Obstructive sleep apnea (OSA) generally is associated with increased risk for cardiovascular (CV) disease. OSA is usually measured using the apnea-hypopnea index (AHI), the number of times that breathing pauses or severely slows per hour of sleep. However, sleep studies using to diagnose OSA produce a number of other measures. Whether those measures are associated with CV disease, and whether they predict CV disease as well or better than AHI, is not known. Tetyana Kendzerska (University of Toronto) and colleagues conducted a large cohort study of 10,149 participants referred for suspected OSA who underwent diagnostic polysomnography at the sleep laboratory at St Michael's Hospital (Toronto, Canada) between 1994 and 2010. The patients were followed up through provincial health administrative data (Ontario, Canada) until May 2011 for CV disease (myocardial infarction, stroke, congestive heart failure, revascularization procedures) and death from any cause, analyzed as a composite outcome.
A total of 1,172 (11.5%) of the 10,149 participants experienced the composite CV disease outcome. The researchers found that, after adjusting for potentially confounding factors, time spent with oxygen saturation < 90%, sleep time, number of awakenings, periodic leg movements, heart rate, and daytime sleepiness were all associated with the composite outcome, with the total sleep time spent with oxygen saturation below 90% being the strongest association (9 minutes vs. 0 minutes: hazard ratio=1.5, 95% confidence interval, 1.25-1.79). The size of increased relative risk ranged from 5% to 50%, after controlling for known CV risk factors. Furthermore, when the authors examined the outcomes individually, the OSA risk factors were associated with increased risk for all-cause mortality, hospitalization for congestive heart failure, and stroke, but not for acute myocardial infarction.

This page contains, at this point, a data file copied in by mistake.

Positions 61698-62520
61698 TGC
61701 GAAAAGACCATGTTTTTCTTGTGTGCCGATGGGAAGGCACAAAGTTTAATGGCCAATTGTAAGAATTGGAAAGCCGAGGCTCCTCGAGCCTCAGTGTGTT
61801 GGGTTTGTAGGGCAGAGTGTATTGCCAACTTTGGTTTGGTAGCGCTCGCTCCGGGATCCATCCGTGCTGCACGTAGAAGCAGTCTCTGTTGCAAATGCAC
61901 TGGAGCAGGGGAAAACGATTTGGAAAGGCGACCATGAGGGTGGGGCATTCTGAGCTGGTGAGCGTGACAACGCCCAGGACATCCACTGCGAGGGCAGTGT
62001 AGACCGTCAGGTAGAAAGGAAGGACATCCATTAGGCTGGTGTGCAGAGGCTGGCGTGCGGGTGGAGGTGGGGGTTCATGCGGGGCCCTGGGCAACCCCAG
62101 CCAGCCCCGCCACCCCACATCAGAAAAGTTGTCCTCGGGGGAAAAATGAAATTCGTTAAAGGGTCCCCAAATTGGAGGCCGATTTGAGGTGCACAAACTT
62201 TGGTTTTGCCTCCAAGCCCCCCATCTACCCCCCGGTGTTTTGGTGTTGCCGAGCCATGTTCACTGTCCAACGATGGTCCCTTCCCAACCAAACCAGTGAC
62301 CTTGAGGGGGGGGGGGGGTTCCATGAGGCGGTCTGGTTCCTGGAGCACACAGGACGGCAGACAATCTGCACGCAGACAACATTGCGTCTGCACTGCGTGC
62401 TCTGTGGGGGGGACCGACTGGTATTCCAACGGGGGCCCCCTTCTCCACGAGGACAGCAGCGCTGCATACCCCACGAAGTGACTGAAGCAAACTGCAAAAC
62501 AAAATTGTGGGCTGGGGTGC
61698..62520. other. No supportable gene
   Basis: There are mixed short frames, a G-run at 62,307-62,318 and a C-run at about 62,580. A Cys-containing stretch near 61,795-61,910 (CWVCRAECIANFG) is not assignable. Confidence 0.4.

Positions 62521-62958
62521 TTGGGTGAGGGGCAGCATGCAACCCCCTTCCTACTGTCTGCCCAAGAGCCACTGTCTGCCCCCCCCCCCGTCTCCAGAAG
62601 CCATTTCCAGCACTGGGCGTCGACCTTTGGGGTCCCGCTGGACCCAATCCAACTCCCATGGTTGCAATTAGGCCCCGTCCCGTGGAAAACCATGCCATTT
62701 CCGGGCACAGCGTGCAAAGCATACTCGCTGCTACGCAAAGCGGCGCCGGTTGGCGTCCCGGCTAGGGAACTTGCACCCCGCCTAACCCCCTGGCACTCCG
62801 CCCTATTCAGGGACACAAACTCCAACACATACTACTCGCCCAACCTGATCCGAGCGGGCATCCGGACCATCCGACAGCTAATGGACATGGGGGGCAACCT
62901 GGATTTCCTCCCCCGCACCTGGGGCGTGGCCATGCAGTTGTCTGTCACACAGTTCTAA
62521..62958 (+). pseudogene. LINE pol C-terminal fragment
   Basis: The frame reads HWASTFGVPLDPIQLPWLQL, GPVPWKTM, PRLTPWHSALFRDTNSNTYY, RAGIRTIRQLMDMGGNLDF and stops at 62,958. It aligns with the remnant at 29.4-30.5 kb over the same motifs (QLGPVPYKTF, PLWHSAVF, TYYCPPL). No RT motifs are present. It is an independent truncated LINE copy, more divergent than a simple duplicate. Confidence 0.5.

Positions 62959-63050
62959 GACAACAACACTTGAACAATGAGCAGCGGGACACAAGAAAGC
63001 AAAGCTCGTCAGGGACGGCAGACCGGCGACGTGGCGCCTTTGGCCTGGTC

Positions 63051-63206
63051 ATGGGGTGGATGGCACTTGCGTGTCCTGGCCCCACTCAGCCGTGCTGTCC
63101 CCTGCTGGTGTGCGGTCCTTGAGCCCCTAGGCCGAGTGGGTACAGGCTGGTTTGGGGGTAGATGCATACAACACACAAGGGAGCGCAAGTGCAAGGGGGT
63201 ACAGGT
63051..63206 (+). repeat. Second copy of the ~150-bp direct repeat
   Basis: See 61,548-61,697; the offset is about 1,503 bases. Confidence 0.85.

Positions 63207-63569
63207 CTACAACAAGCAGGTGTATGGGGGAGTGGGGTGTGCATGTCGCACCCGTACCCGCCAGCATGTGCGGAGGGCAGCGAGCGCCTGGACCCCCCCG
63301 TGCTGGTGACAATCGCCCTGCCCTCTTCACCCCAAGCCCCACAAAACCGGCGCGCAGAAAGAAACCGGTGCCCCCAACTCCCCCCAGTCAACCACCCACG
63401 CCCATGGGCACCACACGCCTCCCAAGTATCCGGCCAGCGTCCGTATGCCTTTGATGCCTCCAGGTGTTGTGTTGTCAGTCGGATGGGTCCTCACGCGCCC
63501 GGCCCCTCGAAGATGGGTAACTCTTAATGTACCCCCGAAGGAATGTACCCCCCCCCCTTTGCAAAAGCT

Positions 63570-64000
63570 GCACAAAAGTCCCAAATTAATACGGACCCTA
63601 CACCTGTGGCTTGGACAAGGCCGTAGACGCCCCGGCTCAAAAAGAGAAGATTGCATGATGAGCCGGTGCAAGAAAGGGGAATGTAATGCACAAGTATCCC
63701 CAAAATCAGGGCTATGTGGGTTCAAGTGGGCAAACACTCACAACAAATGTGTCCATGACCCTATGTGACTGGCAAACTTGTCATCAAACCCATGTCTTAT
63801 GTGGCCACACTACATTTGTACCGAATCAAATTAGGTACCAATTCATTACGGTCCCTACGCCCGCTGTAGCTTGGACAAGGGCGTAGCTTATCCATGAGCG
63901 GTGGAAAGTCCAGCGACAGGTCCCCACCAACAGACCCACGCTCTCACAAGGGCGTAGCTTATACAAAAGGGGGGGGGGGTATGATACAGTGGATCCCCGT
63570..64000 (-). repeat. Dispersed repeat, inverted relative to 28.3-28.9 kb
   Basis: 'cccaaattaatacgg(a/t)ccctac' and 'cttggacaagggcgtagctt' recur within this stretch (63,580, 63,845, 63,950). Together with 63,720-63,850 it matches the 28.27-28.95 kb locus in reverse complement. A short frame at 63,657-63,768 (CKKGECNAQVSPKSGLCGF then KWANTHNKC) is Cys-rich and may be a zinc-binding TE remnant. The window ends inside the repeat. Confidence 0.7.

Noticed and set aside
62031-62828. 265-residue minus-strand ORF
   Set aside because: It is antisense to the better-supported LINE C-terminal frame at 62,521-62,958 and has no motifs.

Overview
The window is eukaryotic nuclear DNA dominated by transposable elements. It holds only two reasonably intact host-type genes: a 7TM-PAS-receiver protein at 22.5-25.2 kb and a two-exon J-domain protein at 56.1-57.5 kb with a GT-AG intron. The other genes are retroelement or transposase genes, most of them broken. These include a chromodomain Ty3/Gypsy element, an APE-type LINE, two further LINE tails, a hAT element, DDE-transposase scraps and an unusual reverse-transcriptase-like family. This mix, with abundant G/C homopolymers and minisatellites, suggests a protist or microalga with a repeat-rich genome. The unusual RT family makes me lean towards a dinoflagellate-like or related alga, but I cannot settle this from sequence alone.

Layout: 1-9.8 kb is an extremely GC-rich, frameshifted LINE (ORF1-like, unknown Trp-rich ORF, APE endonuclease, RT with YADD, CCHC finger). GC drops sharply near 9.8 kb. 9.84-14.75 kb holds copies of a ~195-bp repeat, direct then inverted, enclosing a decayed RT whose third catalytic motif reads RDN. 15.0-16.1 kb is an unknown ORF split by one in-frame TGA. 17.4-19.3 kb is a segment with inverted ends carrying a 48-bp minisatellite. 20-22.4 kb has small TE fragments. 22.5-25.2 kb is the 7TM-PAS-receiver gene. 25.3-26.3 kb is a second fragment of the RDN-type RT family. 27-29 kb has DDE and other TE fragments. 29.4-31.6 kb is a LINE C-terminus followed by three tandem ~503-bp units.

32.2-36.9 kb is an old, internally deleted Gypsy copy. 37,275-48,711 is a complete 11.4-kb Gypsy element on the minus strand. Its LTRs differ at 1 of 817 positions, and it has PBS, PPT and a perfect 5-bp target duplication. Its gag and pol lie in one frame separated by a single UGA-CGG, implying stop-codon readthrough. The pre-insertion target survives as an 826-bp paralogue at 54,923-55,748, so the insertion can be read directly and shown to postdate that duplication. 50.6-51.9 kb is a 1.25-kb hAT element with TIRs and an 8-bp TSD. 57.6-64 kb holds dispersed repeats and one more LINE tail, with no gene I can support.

AHI was associated with the composite outcome when analyzed by itself. However, after the other OSA-related factors were added to the model, AHI was no longer a significant predictor of the composite outcome.
The authors also developed a nomogram to predict the CVD risk of individuals based on their sleep study scores. However, they state that the nomogram should be validated in an independent sample of patients before it is applied clinically. A limitation of the study is that the authors did not have information about patient adherence to treatment for OSA using a continuous positive airway pressure (CPAP) device; however, when they excluded all patients who had an insurance claim for a CPAP machine, all the original associations they found except one remained significant.
The authors state, "We believe a revision of the operative definition of OSA may be necessary, to reflect not simply the frequency of apneas and hypopneas, but the actual physiologic consequences that result - the severity of oxygen desaturation, sleep fragmentation, sleep deprivation and sympathetic activation. It is these 'downstream' phenomena that we have found to be more predictive of CV risk. The OSA-related predictors identified in our study could be collected using more limited recordings than PSG [polysomnography], potentially in the home setting."